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Why Is Option Trading Risky? Get the Facts

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Written by Timothy Sykes
Updated 4/21/2023 8 min read

Option trading is risky because it’s hard to manage your risk! And risk is the top thing to pay attention to in trading.

When there’s more to learn, there are usually more chances to fail. I’ve seen many options traders blow their accounts up. They lose their initial investments… and sometimes so much more.

In this article, I’ll go over the reasons why options trading is risky. Trading without knowing the risks means you’re trading blindly — a big no-no.

Let’s dive in!

Why Is Options Trading Risky?

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Options trading is risky because it isn’t easy to cut your losses quickly.

What’s my Rule #1?

Some options trades, like long calls and covered puts, have built-in risk limiters. This means you only risk your premium to get the options contract. Other options trades have much higher potential losses. This usually happens in trades like naked puts.

So, what are the risks of options trading? Here are some of them:

  • You can lose your entire investment.
  • There’s potential for unlimited losses.
  • There’s no direct way to cut your losses quickly.

Higher options trading levels have higher-risk strategies. Check my guide to options trading levels to choose the one that’s right for you.

What Is Hedging in Options Trading?

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Hedging in options trading is a way to limit risk when one of your trades fails. This options strategy limits your losses by playing both sides of the chart.

Traders can hedge by trading competing options in competing sectors — for instance, getting options in a renewable energy stock AND an oil and gas stock.

They can also hedge by taking options in the same stock, ensuring they’re covered in the event of multiple outcomes.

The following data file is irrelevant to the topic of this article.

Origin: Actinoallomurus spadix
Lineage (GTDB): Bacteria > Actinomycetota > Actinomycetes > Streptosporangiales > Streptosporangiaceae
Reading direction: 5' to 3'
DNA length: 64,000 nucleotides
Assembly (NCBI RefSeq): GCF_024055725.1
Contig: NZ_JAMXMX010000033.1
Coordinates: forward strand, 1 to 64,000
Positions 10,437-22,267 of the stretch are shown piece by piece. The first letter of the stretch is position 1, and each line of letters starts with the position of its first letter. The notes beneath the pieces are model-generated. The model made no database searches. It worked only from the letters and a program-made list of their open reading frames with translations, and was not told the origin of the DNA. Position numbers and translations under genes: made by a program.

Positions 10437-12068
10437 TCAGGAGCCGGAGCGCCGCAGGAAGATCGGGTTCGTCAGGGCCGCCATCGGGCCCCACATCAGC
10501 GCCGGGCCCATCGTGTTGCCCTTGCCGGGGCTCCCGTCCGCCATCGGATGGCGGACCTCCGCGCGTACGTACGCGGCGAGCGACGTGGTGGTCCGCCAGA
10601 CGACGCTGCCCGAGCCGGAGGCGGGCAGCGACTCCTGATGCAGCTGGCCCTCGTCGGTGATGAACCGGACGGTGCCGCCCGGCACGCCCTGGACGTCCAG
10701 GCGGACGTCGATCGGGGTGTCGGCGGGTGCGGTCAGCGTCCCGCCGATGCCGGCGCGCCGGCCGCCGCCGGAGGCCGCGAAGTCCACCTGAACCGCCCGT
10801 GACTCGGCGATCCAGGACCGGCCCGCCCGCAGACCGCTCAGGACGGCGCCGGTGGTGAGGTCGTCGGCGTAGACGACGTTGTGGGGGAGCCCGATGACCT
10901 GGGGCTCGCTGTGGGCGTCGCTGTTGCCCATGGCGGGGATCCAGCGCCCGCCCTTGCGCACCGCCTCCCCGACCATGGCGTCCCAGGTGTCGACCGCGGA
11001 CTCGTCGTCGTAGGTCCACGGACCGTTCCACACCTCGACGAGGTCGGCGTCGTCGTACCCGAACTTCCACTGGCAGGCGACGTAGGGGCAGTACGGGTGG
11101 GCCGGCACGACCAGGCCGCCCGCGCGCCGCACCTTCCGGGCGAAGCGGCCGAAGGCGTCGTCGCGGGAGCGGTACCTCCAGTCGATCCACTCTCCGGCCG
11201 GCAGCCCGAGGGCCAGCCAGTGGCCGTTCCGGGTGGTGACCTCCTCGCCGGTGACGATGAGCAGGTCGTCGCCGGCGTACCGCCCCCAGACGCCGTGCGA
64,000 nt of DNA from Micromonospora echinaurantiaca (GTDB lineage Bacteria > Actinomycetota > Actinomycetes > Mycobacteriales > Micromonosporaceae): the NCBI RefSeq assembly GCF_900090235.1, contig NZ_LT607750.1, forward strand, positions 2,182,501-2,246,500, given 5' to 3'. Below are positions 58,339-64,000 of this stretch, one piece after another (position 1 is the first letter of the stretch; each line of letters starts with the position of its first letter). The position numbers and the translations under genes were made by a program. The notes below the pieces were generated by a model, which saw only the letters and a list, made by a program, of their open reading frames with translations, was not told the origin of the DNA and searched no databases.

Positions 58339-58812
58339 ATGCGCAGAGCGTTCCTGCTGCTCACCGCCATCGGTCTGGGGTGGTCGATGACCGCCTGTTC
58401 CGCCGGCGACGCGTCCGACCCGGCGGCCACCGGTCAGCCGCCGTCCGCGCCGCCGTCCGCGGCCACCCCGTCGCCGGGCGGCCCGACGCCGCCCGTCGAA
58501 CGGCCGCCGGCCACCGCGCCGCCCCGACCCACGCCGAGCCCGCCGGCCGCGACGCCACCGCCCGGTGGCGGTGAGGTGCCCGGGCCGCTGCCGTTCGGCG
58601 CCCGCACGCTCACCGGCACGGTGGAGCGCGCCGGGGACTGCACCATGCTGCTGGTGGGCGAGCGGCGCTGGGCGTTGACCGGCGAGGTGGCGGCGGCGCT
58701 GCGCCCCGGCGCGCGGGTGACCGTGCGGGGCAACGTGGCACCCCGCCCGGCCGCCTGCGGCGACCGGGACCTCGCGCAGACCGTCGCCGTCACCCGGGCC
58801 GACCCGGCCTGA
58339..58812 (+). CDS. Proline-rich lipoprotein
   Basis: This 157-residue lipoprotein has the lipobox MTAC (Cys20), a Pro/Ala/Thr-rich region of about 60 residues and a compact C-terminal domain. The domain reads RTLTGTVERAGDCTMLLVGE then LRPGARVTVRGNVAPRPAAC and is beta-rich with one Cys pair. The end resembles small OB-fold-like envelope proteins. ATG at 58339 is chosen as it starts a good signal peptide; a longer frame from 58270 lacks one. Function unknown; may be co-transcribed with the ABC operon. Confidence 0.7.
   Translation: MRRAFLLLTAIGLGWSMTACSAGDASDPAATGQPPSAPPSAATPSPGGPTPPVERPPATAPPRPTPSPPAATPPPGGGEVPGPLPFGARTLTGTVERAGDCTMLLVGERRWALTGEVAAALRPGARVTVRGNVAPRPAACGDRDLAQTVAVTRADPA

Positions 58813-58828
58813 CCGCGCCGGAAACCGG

Here’s an illustration of how a trader could use options to hedge:

Let’s say you buy 100 shares in XYZ Company for $14 each. You believe prices will rise, but you also buy 1 long-term put contract in the stock with a $10 strike price.

If XYZ Company stock prices rise as you expect, you can let your put option expire, only losing the premium you paid.

If XYZ Company stock prices drop to $6, you can exercise your put and sell your shares at $10 per share. That limits your losses to only $4 per share. Without the put option, you would have lost $8 per share.

Of course, you could limit your risk even more by cutting your losses quickly!

Spread option trading is a common strategy used in options trading. Learn more about spread option trading with my guide.

Why Do Stock Brokerage Houses Encourage Options Trading?

Stock brokerage houses encourage options trading because it’s one more way for them to make money. According to a 2021 Wall Street Journal article, brokers get paid more for options.

Brokers like Robinhood don’t allow short selling. Many traders have used covered put options as a substitute. And in the crazy trading environment of 2020 and 2021, many risky tactics paid off.

The trading culture that emerged online at the same time — in places like Twitter and the Reddit forum WallStreetBets — encouraged the home run swings that options offer. Traders were encouraged to post their losses and “bet” on improbable outcomes.

All of this contributed to the overheated options environment we have today. In 2020, Robinhood traders bought and sold options contracts at 88 times the rate of traders at Schwab, a more traditional broker.

Brokers like this because it’s good for business. I don’t like it — it’s a symptom of overtrading, one of the best ways to blow up your account.

Many internet-based trading platforms offer options trading, but which one is the best? Read my guides on the best options trading platforms and brokers.

Is Options Trading Riskier Than Trading Stocks?

Tim Sykes reviews his top penny stocks list for February 28, 2022